... was demolished as it was falling down, but it was replaced like-for-like. The original architect was, indeed one of those who influenced Holden, as below with Chiswick Park.
So what extra information can we glean about the U3 from the Berlin City Transport (BVG) web site.

Answer; not a lot! It looks encouraging ...
... but isn't! Here is the route map ...
... a list of stops with running times ...
... showing the A----B fare zone boundary. Also shown is a list of everything else that stops at each station.

Finally we are provided with a frequency list for Monday to Thursday (click on the graphic to enlarge it) ...
... Friday, Saturday and Sunday.

fbb does not understand it and the so-called "timetables" seems to forget to tell you that part of the eastern end of the line is closed!
But the best we can glean is that the U3 runs every 10 minutes early morning and late evening and every 5 at other times - or so fbb thinks. It might run in two sections with a change at Nollendorfplatz but that point is also unclear from the information given.

So, much like London's underground, you have a map and a rough guide to frequency with first and last trains shown.

That's probably good enough as most journeys are short and you know that there will be another one along in a few minutes.

But what about the S-Bahn,

The Berlin S-Bahn is a rapid transit railway system in and around Berlin, the capital city of Germany. It has been in operation under this name since December 1930, having been previously called the special tariff area Berliner Stadt-, Ring- und Vorortbahnen (Berlin city, orbital, and suburban railways).[1] It complements the Berlin U-Bahn and is the link to many outer-Berlin areas, such as Berlin Brandenburg Airport. In other words, the Berlin S-Bahn is a mix between a Commuter rail service and a Rapid transit line.

The BVG (City Transport, operator of buses and U-Bahn) gives us a bit of a shock:-

Die Berliner S-Bahn wird von einem eigenständigen Verkehrsunternehmen, der S-Bahn Berlin GmbH, betrieben. Informationen zu den Fahrplänen und Konditionen erhalten Sie auf deren Website.

Informationen zu störungsbedingten Fahrplanänderungen im S-Bahn Verkehr: www.sbahn.berlin​

Natürlich informiert die BVG fahrinfo online auch über alle S-Bahn Haltestellen und Fahrtzeiten. Für Fragen und Hinweise rund um die S-Bahn Berlin wenden Sie sich bitte an:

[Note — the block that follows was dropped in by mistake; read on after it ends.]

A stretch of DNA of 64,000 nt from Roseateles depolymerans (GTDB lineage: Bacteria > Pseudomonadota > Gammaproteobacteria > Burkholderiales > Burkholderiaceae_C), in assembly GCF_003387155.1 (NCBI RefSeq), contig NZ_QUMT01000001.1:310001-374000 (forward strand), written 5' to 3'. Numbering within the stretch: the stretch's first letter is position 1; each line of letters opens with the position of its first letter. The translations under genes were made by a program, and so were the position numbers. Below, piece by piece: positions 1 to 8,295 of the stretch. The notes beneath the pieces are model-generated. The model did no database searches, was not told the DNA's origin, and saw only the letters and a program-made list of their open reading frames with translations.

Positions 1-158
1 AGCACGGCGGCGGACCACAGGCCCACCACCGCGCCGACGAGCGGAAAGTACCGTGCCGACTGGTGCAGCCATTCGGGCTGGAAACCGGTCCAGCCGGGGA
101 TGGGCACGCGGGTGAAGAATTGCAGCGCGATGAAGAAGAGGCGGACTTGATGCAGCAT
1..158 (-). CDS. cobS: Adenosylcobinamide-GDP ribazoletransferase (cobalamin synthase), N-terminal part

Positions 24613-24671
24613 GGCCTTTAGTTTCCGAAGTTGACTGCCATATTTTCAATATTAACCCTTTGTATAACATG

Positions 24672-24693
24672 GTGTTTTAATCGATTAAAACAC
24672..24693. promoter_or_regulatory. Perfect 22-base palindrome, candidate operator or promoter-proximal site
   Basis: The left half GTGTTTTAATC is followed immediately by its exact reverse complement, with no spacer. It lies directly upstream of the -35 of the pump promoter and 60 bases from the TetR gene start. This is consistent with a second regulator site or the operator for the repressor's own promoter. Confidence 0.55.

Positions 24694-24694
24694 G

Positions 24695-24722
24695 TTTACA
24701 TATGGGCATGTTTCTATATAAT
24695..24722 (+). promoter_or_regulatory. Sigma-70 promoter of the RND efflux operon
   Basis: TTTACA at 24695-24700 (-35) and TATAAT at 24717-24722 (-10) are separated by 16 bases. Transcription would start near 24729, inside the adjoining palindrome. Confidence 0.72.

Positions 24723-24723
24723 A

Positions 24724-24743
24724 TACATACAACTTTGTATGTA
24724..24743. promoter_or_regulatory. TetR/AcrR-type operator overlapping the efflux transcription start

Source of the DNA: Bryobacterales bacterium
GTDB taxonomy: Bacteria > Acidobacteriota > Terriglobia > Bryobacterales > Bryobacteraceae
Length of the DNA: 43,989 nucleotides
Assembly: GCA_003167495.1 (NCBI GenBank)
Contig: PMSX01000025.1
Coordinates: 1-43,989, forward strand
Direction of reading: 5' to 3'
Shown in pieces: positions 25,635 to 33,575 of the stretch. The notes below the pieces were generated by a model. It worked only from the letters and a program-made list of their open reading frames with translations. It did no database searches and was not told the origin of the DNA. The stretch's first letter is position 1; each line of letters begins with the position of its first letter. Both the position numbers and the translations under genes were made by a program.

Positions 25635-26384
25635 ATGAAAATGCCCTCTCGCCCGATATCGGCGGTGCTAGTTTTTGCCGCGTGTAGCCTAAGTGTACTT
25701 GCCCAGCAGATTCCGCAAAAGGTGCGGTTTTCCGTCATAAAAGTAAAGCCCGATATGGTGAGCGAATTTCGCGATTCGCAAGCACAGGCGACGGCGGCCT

Telefon: (030) 29 74 33 33
Kontakt: sbahn.berlin/kontakt​

Of which more tomorrow - including the English version of the above.

  Nächster Berlin Transport Kartenblog - Dienstag, 12. Januar 

3 comments:

  1. The German Democratic Republic, or "East Germany" was established as a separate state in October 1949 in response to the foundation of the German Federal Republic (West Germany) which was set up six months earlier. It was the western allies who moved first.

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  2. The map isn't *that* complicated in the grand scheme of things, as like London, the signs are all colour-coded, and is available in "super-mega" size on all stations.

    As the section of the U3 between Nollendorf Platz and Warschauer Strasse duplicates the U1, the U3 does not serve that section in the early morning and late evening, as the U1 is deemed regular enough. No changing is required - if ever you need to change, it will be clearly stated.

    The U1 trains in the picture only look narrower because they are. Lines U1-U4 are narrower in construction than U5-U9, and as such require narrower trains (2.3m rather than 2.65m), although they are quite often to the same appearance as the "wide" versions. That is an "HK" type - H for the series, K for Klein/small.

    (Courtesy Wikipedia/Schwandl Publishing/personal experience)